Meade Instruments 216006 Polaris 130 EQ Reflector Telescope (Blue)

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Amazon Price: $159.99 (as of December 5, 2019 2:54 am – Details). Product prices and availability are accurate as of the date/time indicated and are subject to change. Any price and availability information displayed on the Amazon site at the time of purchase will apply to the purchase of this product.

Meade Telescopes

Developed for newbie and amateur astronomers, the Meade Polaris Series provides an experience that will have you seeking to the skies for lots of nights to come. Combining an equatorial install and quality optics with excellent worth, the Meade Polaris refracting and reflecting telescopes are your entrance to the universes. The Polaris 130 showing telescope is the best telescope for beginners and amateurs who wish to find more. With a 130mm (5.1″) aperture size, the Polaris 130 will deliver brilliant, clear images for the aiming astronomer to enjoy. Whether you’re seeing the Moon, worlds, or deep-sky objects such as nebulae, galaxies, and star clusters, the view through the Polaris 130 will keep you searching for a long time.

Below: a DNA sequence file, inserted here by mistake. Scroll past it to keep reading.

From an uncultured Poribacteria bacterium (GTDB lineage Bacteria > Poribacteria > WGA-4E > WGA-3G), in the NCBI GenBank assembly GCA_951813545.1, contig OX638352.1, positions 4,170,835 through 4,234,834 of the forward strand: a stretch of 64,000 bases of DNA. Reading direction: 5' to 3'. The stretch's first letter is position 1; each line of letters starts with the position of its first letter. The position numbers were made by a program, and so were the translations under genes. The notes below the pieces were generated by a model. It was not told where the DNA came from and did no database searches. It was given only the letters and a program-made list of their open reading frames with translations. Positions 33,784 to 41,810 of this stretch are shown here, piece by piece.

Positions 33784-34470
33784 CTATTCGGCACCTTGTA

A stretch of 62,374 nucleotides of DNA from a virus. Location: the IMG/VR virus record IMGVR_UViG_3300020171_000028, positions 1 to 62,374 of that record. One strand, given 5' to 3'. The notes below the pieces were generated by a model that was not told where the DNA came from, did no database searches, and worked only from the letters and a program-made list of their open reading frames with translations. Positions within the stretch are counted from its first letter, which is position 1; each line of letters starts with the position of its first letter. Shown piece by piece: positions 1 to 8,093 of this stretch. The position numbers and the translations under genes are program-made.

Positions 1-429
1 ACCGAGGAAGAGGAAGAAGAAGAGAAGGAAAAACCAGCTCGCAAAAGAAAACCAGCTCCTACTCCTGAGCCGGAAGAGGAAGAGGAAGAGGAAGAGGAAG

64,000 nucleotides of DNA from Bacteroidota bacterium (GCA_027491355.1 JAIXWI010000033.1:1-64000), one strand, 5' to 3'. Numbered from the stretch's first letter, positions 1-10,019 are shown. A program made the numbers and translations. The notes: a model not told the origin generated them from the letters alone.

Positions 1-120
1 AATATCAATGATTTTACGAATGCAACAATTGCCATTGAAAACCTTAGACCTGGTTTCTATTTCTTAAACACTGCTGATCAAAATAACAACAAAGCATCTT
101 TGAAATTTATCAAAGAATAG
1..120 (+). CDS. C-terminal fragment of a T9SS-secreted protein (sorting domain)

Pros: A larger aperture to get a better view of deep-sky objects Once polar lined up, the equatorial mount allows you to locate and track celestial things because it turns with the Earth, instead of the up-down left-right directions of an altazimuth mount

Cons: Reflecting telescopes will not produce right-side up images, so terrestrial watching is limited

Q: How is this telescope various than other Polaris models (114, 90, 80, etc)?

A: Aperture size and telescope type. The bigger the aperture, the more light-gathering power the telescope will have, leading to brighter, in-depth images. The Polaris 114, 127, and 130 are showing telescopes, indicating they use mirrors to produce an image. The Polaris 70, 80, and 90 are refracting telescopes, which utilize lenses to produce an image. The Polaris 130 has a 130mm aperture, the largest aperture of all the Polaris telescopes.

Q: What is the difference between the Polaris 127 and the Polaris 130?

A: The Polaris 130 has a 650mm focal length. The Polaris 127 has a 1000mm focal length. The focal length of the Polaris 130 gives a broad field of vision, ideal for big deep-sky objects like nebulae and big galaxies. The focal length of the 127 offers a narrow field of vision, perfect for little items like planets.

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